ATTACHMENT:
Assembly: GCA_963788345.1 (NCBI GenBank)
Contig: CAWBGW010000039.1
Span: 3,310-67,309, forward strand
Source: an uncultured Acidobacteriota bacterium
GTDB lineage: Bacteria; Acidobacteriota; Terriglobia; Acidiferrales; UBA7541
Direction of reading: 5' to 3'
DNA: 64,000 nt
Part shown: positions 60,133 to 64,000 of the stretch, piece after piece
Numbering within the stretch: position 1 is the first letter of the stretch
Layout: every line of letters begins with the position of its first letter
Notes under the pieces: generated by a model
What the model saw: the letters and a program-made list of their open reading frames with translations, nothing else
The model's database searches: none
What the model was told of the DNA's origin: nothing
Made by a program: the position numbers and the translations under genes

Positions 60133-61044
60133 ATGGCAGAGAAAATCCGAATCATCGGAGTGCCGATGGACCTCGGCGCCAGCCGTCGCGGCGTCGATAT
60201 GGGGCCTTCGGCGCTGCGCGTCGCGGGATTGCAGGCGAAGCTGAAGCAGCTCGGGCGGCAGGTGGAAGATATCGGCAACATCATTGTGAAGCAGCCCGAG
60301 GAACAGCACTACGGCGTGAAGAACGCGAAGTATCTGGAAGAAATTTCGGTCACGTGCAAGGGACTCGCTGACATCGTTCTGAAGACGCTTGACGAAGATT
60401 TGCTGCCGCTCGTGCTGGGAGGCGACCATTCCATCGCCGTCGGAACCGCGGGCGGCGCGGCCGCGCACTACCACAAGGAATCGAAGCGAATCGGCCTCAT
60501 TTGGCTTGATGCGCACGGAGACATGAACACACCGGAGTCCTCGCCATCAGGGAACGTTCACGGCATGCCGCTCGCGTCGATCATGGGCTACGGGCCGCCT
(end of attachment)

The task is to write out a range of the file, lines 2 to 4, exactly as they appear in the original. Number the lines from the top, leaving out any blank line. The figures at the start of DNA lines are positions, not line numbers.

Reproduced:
Contig: CAWBGW010000039.1
Span: 3,310-67,309, forward strand
Source: an uncultured Acidobacteriota bacterium